At Smith’s luau grounds, we feast our eyes on 30 acres of culturally themed gardens from a narrated tram. Later afoot, we survey the Japanese island, crossing the moon bridge to a yellow flowered Brazilian Rose tree surrounded by colourful hibiscus. At the Imu, one Smith recounts his family’s Hawaiian heritage, describes this earth-oven’s traditions and urges us to sample ono - delicious local foods, particularly poi, purple sweet potatoes and lava- guava dressing. After supping sumptuously, we’re dazzled by Filipino, Chinese, Japanese and Polynesian dances reflecting this multicultural society.

Historic Kilauea Lighthouse stands on Kauai’s northernmost peninsula, now serving as a refuge for seven fascinating bird species. Red-footed Boobies cover green cliffsides, looking like white specks in the distance; swooping by us, these odd birds reveal their scarlet legs and blue faces. Nesting on an adjacent bluff, Albatross stumble about awkwardly, thus fondly called gooney birds. Yet airborne, they fly gracefully on seven-foot (2.1 metre) wingspans, reaching destinations over 3,000 miles (4,828 km) away. Shearwaters burrow into lower cliffs; tawny Nene, Canadian Geese gone astray millennia ago, graze on lighthouse lawns. I ask about the red-tailed tropicbird and a docent points to one streaking into view.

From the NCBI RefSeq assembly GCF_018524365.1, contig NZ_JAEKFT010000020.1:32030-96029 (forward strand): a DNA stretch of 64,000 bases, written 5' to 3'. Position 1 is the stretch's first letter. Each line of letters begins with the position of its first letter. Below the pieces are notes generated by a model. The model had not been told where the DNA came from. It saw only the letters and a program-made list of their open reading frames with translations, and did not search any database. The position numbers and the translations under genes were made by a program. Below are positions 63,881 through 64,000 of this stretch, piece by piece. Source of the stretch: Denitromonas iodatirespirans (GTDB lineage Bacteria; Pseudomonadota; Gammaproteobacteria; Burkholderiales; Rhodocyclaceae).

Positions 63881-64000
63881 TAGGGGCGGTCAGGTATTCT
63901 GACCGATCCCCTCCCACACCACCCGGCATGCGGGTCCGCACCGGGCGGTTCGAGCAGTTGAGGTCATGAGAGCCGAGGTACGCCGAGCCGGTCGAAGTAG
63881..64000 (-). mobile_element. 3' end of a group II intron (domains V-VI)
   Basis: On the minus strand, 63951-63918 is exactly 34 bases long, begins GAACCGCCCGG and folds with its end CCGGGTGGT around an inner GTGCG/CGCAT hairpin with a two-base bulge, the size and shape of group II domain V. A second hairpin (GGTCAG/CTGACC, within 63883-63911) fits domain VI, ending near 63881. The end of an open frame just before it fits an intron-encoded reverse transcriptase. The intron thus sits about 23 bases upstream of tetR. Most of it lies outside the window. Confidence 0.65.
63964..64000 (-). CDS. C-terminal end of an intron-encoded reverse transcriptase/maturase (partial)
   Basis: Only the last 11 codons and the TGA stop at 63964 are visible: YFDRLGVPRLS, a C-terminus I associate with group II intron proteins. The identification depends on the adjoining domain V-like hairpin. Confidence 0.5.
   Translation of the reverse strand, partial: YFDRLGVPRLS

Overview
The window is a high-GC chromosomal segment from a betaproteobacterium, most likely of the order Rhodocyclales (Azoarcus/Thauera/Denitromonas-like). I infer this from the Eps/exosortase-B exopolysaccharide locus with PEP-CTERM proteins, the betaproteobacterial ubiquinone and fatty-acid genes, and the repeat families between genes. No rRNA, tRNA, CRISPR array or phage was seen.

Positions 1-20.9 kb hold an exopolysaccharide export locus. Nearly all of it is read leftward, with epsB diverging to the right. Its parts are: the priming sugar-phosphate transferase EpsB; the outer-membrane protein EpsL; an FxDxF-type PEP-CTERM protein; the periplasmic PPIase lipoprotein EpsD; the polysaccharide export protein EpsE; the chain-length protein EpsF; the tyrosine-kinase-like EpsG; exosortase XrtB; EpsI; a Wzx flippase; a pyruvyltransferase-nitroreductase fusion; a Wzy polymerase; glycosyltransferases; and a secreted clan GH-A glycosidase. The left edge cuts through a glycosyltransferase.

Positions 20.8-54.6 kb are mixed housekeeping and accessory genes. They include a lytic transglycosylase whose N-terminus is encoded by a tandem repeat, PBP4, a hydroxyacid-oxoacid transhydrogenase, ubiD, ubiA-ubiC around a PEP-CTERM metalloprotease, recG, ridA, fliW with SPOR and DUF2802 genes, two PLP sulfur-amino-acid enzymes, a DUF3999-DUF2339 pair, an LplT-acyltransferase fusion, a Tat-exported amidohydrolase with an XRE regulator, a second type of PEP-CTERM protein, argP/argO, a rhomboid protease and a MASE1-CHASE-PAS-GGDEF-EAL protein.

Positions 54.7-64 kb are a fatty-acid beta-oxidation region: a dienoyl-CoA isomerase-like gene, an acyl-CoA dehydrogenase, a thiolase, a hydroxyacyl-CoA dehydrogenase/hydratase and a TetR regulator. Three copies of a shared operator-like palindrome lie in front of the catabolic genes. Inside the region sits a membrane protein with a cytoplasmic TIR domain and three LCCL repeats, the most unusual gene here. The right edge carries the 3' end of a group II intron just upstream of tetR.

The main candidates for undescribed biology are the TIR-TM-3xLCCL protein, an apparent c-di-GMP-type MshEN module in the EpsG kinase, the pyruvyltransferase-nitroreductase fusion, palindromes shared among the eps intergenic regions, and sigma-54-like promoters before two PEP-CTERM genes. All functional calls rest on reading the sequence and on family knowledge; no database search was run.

Strolling an adjacent Princeville golf course from our northern digs, an unfamiliar whistle emerges among chirps, coos and yes, cock-a-doodle-doos! Soon, we discover Albatross couples practising mating rituals under a grove of trees: strutting and posturing, bobbing their heads and bowing, clucking and nuzzling. Beyond Hanalei Bay’s patchwork taro fields, quaint village and exquisite beaches featured in the musical classic, South Pacific, our island expeditions culminate below “Bali Hai” at 1000-acre Limahuli Gardens. Dedicated to saving endemic species from intrusive introductions, 40 endangered species thrive here. Modelled after an ancient Ahupua’a, a sustainable resource management system, Limahuli demonstrates how Hawaii might someday lower dependency on food imports. Strolling through flourishing canoe gardens and winding up past mountainside plots, we examine the many useful native plants.
Reluctantly heading homeward, we warmly reflect on Kauai’s abundant natural charm - and our remarkable adventures there!


JUNE 2010 SENIOR LIVING MAGAZINE VANCOUVER AND LOWER MAINLAND

 

Planning Your Trip

www.kauaidiscovery.com Kauai Visitors Bureau for activity info including our tubing expedition with KauaiBackcountry Adventures.
www.castleresorts.com Superb lodgings in Kauai’s three regions. 
www.outfitterskauai.com Waimea Canyon Downhill to Coast cycling tours and other south side adventures.
www.kilohanakauai.com A very entertaining luau at this restored plantation. 
www.smithskauai.com Wailua River cruise, unique luau feast and spectacular gardens.